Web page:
Marine Planning

Offshore gasOffshore gas rig - Chris Cook

The Marine and Coastal Access Act 2009 brought in a new planning system for the seas, as well as better controls on industry at sea. Marine planning aims to identify all of the different activities that take place in the sea so that these activities can be integrated into plan policies that take into account their environmental, social and economic impacts and benefits.

Due to the complex three dimensional nature of the marine environment, marine plans are somewhat different to those on land. The very first regional marine plan was for the East area, incorporating the sea area between Flamborough Head and Felixstowe, which was adopted in April 2014. The Wildlife Trusts inputted into the marine planning process by placing environmental considerations at the heart of the plan.The South marine plans are currently being drawn up and will be consulted on shortly. All other marine plan areas will now be prepared at the same time and are in the initial stages of the process.

By continuing our work with marine planning, The Wildlife Trusts’ will achieve our vision of 'Living Seas' where wildlife and habitats are recovering from past declines as our use of the seas’ resources becomes environmentally sustainable.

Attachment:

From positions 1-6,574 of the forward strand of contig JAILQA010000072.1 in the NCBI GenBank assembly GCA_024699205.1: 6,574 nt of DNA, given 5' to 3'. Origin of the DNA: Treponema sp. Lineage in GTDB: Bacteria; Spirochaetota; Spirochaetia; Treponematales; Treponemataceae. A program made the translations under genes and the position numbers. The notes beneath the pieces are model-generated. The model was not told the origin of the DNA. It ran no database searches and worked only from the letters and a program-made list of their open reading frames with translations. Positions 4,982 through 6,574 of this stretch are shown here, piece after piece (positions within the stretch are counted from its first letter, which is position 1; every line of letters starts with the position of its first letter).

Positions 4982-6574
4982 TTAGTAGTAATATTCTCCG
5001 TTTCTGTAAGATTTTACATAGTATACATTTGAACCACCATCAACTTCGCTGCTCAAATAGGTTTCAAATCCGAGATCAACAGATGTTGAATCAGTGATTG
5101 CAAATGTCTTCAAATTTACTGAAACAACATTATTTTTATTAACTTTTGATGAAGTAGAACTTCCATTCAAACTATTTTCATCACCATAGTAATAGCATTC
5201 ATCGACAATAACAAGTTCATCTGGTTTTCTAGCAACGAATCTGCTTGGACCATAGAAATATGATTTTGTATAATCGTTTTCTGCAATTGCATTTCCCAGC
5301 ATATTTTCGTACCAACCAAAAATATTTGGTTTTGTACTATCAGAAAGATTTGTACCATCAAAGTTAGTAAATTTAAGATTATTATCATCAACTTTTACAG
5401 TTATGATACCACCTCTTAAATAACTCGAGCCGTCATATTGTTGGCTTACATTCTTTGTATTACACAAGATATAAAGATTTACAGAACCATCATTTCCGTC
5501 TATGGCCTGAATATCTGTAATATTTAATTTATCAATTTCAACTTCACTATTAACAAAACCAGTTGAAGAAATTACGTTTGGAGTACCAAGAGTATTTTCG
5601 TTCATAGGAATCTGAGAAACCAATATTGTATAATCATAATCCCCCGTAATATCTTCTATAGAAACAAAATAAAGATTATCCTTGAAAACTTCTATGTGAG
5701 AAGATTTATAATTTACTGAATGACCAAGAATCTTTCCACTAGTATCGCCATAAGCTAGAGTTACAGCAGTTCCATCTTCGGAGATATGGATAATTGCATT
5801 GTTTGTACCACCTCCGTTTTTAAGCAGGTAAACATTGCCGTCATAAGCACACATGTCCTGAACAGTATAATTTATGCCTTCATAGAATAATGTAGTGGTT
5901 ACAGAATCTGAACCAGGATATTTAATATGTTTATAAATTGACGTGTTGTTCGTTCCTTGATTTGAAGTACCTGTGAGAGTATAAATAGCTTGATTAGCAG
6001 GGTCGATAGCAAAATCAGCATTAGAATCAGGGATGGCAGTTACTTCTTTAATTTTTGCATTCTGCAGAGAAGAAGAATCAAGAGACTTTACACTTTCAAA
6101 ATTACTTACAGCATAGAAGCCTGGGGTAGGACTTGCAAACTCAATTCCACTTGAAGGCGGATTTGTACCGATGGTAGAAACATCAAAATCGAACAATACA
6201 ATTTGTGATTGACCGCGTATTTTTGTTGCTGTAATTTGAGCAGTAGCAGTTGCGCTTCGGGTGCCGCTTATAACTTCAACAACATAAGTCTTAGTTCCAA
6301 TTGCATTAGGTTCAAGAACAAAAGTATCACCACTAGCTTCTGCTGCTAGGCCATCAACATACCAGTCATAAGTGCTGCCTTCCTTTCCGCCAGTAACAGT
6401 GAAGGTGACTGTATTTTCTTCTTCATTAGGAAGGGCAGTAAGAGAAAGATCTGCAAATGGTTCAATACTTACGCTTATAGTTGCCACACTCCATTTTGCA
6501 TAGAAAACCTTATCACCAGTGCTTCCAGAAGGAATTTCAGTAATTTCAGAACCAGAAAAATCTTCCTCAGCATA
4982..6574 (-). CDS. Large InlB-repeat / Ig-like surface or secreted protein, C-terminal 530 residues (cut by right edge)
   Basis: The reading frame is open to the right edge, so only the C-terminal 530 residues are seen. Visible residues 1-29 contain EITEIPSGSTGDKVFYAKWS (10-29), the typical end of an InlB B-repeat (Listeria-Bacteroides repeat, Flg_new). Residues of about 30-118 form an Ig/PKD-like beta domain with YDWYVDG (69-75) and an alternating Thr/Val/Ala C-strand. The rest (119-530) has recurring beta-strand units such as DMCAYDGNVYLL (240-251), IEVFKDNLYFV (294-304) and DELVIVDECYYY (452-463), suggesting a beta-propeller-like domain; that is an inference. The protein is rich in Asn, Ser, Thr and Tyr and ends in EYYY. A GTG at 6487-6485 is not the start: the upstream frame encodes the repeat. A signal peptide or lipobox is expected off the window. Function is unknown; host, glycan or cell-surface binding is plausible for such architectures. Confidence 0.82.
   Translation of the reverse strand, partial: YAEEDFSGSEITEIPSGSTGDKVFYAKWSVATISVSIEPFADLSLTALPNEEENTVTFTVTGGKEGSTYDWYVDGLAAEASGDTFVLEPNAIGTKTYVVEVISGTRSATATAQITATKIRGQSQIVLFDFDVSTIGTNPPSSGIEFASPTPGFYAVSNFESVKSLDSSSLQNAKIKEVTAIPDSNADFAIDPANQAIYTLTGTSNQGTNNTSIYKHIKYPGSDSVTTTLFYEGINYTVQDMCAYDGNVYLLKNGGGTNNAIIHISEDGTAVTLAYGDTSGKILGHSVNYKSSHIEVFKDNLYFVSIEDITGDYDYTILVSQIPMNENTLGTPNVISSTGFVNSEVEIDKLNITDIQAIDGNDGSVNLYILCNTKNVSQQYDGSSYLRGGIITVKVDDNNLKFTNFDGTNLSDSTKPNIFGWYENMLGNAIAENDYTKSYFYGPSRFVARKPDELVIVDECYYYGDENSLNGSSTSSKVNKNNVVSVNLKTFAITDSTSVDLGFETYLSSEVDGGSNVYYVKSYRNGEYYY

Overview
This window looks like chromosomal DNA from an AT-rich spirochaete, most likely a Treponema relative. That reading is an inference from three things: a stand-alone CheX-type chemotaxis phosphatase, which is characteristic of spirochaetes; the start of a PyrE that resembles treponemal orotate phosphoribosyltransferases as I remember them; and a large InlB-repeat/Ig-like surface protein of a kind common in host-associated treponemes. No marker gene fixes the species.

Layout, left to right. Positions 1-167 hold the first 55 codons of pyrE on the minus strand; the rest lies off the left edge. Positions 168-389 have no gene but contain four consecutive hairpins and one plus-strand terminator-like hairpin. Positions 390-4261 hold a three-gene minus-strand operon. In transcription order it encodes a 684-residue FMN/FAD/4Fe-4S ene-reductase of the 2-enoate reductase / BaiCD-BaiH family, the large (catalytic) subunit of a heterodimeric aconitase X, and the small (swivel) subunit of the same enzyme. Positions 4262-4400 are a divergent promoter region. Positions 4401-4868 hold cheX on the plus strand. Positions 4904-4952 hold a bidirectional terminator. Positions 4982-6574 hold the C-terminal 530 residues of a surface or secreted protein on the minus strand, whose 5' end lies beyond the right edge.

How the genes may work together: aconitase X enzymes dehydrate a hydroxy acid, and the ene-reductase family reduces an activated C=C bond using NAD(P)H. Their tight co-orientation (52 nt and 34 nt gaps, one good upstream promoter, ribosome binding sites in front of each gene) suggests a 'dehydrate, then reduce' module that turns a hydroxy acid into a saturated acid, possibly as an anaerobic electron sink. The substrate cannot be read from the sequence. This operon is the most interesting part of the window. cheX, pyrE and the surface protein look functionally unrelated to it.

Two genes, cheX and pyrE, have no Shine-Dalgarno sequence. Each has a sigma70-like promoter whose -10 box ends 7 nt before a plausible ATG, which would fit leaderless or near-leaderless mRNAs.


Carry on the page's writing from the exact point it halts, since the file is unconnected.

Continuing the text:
The interactive Marine Information System explains how marine plans apply to different marine sectors and geographic areas and is a useful tool for stakeholders.

Offshore Wind

Offshore wind farm developments are currently playing a big part in the government’s ambitions to achieve their renewable energy targets. Wind farms consist of large wind turbines that convert wind energy into electricity. Offshore wind is more frequent and powerful than that available on land. Therefore offshore wind farms can harness more energy than onshore wind farms and with greater reliability. Offshore wind farms are now being planned on a huge scale, with some projects consisting of hundreds of turbines.

Windfram - Robin Cosgrove

                                                       Offshore windfram - Robin Cosgrove

The first large scale operational offshore wind farm in the UK was North Hoyle in Liverpool Bay in 2003. Since then the UK has seen the construction of 24 offshore wind farms and a number of others that are in construction or have been given planning permission. Within the Wildlife Trusts’ North Sea project area there are 26 offshore wind farms either operational, in construction or that are planned for development.

As with any developments, wind farms will have impacts on the environment. Therefore, developments are required to undergo an environmental impact assessment (EIA) to determine the impacts upon wildlife, habitats and marine users and mitigation will be suggested to reduce negative impacts. The Wildlife Trusts engage with developers right through the planning application process, to ensure that negative environmental impacts are minimised.

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